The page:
Gluten in medication comes primarily from a single source: excipient or filler ingredients used to help medications reach a certain dosage. These filler ingredients form the bulk of the product and also serve a few other purposes, such as to absorb water, act as lubricant for powders, and add color. Starch has widely been used as an excipient in the pharmaceutical industry and is often derived from wheat, rye, or barley, which can leave trace amounts of gluten even if largely extracted from the starch itself.6

According to the FDA, most oral medications either “contain no gluten or virtually no gluten.”7 However, the federal public health agency does not require manufacturers to put on the label whether a medication contains gluten. In response to calls for some sort of labeling from celiac disease advocates, the FDA issued draft guidance in 2017 that provides recommendations on how oral drug products should be labeled regarding gluten. Although the labeling is voluntary, Alice Bast, CEO of patient advocacy organization Beyond Celiac, said at the time of the announcement that “it is definitely a step in the right direction.”8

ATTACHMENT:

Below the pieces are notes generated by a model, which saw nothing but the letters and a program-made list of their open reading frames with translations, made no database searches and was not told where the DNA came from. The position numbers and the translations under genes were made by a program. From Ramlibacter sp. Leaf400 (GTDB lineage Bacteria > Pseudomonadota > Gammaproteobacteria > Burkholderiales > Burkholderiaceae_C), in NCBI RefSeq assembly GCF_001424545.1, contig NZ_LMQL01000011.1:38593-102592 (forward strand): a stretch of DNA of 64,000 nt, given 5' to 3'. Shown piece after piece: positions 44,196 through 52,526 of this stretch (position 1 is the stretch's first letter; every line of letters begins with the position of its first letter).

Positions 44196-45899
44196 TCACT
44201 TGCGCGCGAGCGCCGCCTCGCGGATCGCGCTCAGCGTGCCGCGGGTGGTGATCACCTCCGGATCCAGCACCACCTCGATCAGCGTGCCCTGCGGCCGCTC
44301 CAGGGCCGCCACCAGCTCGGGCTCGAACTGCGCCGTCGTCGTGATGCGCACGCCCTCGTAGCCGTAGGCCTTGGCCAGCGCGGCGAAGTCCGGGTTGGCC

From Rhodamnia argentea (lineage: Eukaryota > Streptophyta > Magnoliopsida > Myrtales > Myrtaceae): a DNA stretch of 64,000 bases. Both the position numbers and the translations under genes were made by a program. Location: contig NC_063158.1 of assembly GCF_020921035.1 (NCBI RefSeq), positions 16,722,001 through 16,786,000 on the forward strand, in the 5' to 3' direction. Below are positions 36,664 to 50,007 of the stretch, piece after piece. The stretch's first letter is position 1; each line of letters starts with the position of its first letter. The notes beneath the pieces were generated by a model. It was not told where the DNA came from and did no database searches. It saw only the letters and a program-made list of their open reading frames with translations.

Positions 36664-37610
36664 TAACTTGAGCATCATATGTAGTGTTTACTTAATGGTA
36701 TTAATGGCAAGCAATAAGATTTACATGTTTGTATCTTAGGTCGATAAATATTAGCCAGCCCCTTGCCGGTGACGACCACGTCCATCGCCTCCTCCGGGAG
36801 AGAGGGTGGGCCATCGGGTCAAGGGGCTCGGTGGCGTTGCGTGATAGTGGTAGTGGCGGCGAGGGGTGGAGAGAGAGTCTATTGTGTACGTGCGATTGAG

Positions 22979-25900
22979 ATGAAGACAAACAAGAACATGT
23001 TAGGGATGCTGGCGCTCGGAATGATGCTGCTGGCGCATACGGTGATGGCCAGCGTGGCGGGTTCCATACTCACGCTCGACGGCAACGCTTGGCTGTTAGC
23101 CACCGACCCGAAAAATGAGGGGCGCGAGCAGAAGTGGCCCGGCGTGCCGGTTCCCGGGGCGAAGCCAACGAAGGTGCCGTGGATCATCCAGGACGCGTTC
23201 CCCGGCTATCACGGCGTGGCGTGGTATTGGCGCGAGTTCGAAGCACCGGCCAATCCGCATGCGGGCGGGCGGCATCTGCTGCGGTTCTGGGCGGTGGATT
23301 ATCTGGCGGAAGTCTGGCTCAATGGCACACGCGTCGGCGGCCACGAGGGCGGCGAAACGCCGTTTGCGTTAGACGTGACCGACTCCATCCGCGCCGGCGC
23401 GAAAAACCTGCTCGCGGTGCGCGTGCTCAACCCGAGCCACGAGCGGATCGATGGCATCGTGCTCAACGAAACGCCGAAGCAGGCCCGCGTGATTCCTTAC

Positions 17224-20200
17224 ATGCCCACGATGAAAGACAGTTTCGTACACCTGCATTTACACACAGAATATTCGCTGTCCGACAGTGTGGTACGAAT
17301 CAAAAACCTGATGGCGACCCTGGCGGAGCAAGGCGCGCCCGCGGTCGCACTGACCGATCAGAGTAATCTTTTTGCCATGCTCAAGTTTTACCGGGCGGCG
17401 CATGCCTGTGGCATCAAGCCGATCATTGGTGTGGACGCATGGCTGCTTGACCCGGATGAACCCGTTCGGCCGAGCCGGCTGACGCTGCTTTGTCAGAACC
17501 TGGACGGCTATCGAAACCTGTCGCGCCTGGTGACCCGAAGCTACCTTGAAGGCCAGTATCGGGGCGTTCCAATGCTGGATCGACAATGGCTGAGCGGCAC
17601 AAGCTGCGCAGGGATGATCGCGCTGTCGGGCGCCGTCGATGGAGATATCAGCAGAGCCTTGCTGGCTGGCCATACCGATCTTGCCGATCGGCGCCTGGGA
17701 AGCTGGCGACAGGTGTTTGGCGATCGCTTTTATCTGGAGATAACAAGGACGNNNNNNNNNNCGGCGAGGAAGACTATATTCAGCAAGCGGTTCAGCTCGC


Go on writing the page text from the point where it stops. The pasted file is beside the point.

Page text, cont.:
In a 2018 letter to the FDA,8 Bast, along with 2 other leading advocates, asserted that simply adding a voluntary label was not nearly enough to protect the health of people with celiac disease.9 They added that if something akin to the 2014 FDA gluten-free labeling rule—which requires that food labels claiming to have no gluten meet certain set standards—was not possible, a mandatory label that reads “contains gluten” would be a huge improvement over the current guidance.

“Whereas testing procedures exist to determine the amount of gluten in packaged food products, we are aware that there are no such testing processes in place specifically developed to determine the quantity of gluten in medications,” Bast and colleagues wrote in their letter.8 “Nonetheless, the more that labeling of gluten in medications resembles the labeling of packaged food, the easier it will be for patients to determine if a specific medication will be safe for them.”